What we see in the photograph then is an image of ourselves.  The disgust we experience in viewing it is a measure of self-loathing animated by the implicit recognition of own impurities and decrepitude.  The question is, will we simply assume that this is part of the natural order of decay  and thus continue as if nothing is to be done (or assume that the problem can be solved by stronger regulations),  or will we recognize and act upon the need to change the way we live our lives?  It should not be seen as overly dramatic to suggest that our future hangs in the balance.

Photo Credit: Charlie Riedel/AP Photo.

Cross-posted at BAGnewsNotes.

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A Show of Hands

Hans Deryk

We tend to think of oil as having relatively low viscosity, largely because most of us encounter it once it has been refined and readied for consumption.  But here we see it as the sludge that it becomes after floating about in the gulf for several days – a gloppy, brown, glutinous mess that resembles nothing so much as tar.  Notice how it clings to the protective rubber gloves and when it drips off it does so in globs that will attach to anything solid – rocks, sand, reefs, water reeds, marine life … what have you.  And there are plenty of other pictures that make the point.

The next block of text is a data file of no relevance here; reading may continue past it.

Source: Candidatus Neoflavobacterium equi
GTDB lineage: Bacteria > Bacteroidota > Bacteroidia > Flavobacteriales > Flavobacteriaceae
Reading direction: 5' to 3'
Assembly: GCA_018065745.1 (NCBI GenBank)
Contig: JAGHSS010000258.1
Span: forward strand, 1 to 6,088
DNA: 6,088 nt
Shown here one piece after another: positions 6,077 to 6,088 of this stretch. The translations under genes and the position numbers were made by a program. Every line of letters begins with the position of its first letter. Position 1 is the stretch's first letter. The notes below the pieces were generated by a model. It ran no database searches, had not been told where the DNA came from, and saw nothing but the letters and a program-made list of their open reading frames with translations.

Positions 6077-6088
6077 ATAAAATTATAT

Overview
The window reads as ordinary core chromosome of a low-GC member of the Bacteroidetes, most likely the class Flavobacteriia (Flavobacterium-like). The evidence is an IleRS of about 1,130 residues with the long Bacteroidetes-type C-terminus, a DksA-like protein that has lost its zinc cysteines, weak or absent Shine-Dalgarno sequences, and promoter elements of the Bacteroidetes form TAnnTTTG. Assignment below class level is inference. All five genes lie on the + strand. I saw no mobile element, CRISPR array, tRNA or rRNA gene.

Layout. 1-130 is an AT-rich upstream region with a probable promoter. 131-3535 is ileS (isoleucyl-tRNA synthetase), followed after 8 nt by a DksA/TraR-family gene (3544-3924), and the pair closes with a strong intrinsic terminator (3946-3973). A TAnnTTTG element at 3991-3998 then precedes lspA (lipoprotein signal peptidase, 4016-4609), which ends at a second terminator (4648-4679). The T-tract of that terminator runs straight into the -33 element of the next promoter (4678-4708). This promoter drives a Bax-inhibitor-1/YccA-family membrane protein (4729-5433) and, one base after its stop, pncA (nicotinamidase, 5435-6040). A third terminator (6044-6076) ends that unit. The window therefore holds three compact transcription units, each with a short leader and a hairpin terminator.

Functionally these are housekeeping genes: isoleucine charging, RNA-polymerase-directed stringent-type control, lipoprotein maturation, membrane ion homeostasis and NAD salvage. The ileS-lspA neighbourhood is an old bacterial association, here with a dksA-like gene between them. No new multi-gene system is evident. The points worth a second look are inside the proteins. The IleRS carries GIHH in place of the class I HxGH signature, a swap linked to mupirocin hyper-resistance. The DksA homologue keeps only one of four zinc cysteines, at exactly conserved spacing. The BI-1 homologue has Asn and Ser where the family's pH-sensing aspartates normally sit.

What I find most striking about this photograph, however, are the hands.  These hands belong to a Greenpeace marine biologist testing the waters at the mouth of the Mississippi River where it meets the Gulf of Mexico, but of course we can’t tell any of that that from the picture itself.  Rather, what we can tell is that it will be impossible for any of us to keep our hands clean as we deal with the environmental impact of the Deepwater Horizon accident.

The image stands in stark contrast to another photograph that appeared this past week of the Presidents and chief spokesmen for BP American, Transocean Limited, and Haliburton.

Andrew Harrer

The smug expressions on their faces belie their efforts, against all credulity, to “deflect blame and responsibility for their respective companies.”  But notice their hands. Folded or resting on what is probably the transcript of their prepared statements, they suggest a uniformity of indifference, perhaps even a degree of nonchalance.  And note too that they are as clean as the white colors on their dress shirts.  The metaphor, of course, is rich and altogether ironic.  Or at least we can only hope so.  If the photograph at the top of the page is correct, the sludge from Deepwater Horizon will stick to everything it touches.  It would be a crime if Congress doesn’t make sure that these three all get their fair share of greasy hands.

Photo Credit: Hans Deryk/Reuters; Andrew Harrer/Bloomberg.

Cross-posted at BAGnewsNotes.